A reconfiguração de Joanesburgo pela cena artística
Publicado15 Nov 2014
Houghton Kinsman parte da constação do crescimento económico e artístico de várias cidades africanas, socorrendo-se da expressão "afropolis", de Achille Mbembe que, com o termo, designa as grandes cidades transformadas em espaços cosmopolitas, reconfiguradas por fluxos complexos e assimétricos de ideias, bens, capitais e pessoas. Houghton Kinsma analisa, em particular, o caso de Joanesburgo, e a zona de Newtown, "nascida do desastre", por ter sido afectada por um enorme fogo no início do século XX.
By providing inspiration, preserving history and encouraging cultural participation, these cities have an increasingly multifaceted role in helping shape their country’s artistic discourse. The city’s ability to provide access to museums, its urban atmosphere and cultural, political and religious diversity are but a few of the factors that characterize a city’s influence on creative practice. Therefore, as these major African cities undergo renewal in order to provide the necessary infrastructure to position themselves as “global African cities,” questions inevitably arise over the consequent implications associated with urban redevelopment.
The dichotomy that exists between renewal and preservation within this discussion is a compelling phenomenon that can arguably be seen nowhere more pertinently than in Johannesburg. Long since considered a major economic and cultural city in South Africa, Johannesburg has and is undergoing continued urban renewal, especially in its arts precincts like Maboneng and Newtown. Mirroring major urban redevelopment in international cities such as Berlin, New York and London, Johannesburg is beginning to find success in reimagining its cultural landscape, in speaking with former Johannesburg mayor Mpho Parks Tau, it is “a city at work to remake itself.” As a result, Maboneng has blossomed into a – privately developed – arts mecca with lofts, chic cafés and independent movie theatres, and after numerous failed redevelopments, Newtown is finally beginning to realize its potential as the precinct awaits the R1.3 billion Newtown Junction shopping center. This reinvigoration – of Newtown in particular – which was conceptualized as early as 2005, has seemingly done wonders for the cultural and artistic climate of the city.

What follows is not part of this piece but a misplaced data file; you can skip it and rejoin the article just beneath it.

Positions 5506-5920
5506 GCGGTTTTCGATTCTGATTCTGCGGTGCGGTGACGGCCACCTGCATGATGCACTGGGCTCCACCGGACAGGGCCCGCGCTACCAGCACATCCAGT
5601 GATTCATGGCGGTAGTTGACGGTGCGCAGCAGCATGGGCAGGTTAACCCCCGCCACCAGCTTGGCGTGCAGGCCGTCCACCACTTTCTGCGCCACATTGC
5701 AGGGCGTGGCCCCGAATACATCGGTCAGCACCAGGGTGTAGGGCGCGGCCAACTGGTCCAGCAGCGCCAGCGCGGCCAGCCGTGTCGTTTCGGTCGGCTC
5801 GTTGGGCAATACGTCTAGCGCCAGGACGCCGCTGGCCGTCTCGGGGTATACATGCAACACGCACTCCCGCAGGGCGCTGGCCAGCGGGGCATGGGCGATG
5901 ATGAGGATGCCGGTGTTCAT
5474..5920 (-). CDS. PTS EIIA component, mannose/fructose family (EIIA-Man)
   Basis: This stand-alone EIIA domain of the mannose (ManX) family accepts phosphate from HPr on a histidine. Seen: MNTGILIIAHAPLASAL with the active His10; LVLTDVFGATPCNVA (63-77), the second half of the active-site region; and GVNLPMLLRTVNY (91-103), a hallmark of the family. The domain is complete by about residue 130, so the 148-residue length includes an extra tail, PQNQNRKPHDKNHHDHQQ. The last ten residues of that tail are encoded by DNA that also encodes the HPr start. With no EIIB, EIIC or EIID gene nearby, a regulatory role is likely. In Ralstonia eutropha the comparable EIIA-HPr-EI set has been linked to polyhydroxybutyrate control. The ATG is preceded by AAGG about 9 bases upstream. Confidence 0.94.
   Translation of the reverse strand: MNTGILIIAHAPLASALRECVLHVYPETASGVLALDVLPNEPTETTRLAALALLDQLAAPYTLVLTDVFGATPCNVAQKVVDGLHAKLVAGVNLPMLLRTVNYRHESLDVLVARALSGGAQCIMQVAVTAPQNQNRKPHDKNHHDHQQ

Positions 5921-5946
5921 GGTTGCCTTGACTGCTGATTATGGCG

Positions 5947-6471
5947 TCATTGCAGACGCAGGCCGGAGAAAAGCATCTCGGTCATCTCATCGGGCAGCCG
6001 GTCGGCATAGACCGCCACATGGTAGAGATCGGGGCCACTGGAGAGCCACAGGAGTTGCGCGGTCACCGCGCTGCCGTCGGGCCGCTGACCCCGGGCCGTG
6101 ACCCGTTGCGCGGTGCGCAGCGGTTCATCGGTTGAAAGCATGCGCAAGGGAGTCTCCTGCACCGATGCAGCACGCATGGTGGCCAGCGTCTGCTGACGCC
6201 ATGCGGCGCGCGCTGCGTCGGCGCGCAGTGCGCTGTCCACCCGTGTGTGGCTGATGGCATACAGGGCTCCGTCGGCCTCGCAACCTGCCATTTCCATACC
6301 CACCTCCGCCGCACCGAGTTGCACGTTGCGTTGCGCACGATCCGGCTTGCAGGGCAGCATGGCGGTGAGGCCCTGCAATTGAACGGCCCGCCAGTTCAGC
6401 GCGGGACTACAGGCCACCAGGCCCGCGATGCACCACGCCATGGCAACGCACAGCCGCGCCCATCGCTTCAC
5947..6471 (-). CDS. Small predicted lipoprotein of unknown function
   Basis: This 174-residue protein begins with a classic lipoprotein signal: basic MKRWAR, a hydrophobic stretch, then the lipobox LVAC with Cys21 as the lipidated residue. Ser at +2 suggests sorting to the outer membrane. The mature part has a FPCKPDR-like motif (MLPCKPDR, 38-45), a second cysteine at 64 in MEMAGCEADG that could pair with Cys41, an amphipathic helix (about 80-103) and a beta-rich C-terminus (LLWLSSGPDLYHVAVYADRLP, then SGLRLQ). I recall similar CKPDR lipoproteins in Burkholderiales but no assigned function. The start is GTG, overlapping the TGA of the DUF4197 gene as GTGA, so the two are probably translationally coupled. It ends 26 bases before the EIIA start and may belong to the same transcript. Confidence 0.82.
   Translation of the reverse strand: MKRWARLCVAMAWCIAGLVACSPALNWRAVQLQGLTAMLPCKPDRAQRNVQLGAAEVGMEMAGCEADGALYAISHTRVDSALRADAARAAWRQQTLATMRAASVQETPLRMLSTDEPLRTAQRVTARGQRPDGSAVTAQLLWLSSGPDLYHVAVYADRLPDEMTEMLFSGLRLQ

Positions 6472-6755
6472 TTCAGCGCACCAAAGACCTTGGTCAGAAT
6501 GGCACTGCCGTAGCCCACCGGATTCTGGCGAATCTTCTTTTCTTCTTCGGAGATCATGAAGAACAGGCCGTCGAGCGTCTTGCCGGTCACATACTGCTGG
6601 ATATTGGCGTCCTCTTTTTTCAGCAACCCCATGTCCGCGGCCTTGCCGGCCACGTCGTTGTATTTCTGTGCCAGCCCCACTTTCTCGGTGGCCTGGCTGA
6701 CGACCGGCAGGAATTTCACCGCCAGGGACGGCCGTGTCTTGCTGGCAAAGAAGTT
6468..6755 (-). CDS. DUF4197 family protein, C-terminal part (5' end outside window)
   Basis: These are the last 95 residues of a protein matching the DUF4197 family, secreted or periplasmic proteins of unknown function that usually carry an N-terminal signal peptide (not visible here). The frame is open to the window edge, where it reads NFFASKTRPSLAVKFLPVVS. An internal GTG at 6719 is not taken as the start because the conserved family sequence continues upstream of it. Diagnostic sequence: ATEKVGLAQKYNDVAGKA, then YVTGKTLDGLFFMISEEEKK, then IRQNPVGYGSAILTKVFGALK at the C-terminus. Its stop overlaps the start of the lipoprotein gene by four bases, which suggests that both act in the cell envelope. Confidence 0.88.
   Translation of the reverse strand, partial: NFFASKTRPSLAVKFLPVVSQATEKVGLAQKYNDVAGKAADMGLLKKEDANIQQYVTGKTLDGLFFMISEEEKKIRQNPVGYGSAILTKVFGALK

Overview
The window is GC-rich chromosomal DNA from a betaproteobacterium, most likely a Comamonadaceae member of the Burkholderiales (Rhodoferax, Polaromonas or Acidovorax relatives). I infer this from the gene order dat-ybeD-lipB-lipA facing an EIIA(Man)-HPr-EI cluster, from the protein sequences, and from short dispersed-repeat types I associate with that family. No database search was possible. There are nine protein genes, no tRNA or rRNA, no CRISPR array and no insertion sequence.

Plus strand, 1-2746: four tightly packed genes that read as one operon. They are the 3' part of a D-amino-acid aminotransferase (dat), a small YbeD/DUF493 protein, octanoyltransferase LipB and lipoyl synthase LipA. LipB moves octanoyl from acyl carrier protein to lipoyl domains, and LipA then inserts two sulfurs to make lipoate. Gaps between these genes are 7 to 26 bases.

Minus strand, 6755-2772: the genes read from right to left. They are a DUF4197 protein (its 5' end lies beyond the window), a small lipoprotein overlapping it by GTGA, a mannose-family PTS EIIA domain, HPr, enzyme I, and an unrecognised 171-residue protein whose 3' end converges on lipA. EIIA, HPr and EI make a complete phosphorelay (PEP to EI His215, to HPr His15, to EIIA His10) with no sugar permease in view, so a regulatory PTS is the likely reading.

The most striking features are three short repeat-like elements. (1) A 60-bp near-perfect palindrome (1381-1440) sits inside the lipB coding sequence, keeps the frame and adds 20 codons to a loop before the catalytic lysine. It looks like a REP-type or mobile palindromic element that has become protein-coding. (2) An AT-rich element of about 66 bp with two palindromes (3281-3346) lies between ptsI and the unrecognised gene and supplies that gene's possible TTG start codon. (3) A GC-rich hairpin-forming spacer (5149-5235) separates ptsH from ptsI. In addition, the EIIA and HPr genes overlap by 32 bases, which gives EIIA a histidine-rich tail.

Playing host to numerous museums, galleries, and cultural spaces – most of which have either been initiated or developed in accordance with the renewal, Newtown now boasts institutions such as Museum Africa, the Goodman and Stevenson Galleries, Mary Fitzgerald Square and the Market Theatre. Additionally, the precinct has recently welcomed the Turbine Hall Art Fair – an event that arguably best embodies Newtown’s transformation, having developed out of renovations to the precinct’s iconic Turbine Hall. With the fair established in order to highlight local young emerging artists, it serves as a reminder of the reciprocal relationship between artist and city. Consequently, it is no surprise that the development of Newtown’s creative landscape continues to have a significant impact on those working in the city.
Joahannesburg and its Newtown: a city at work to remake itself, na Contemporary and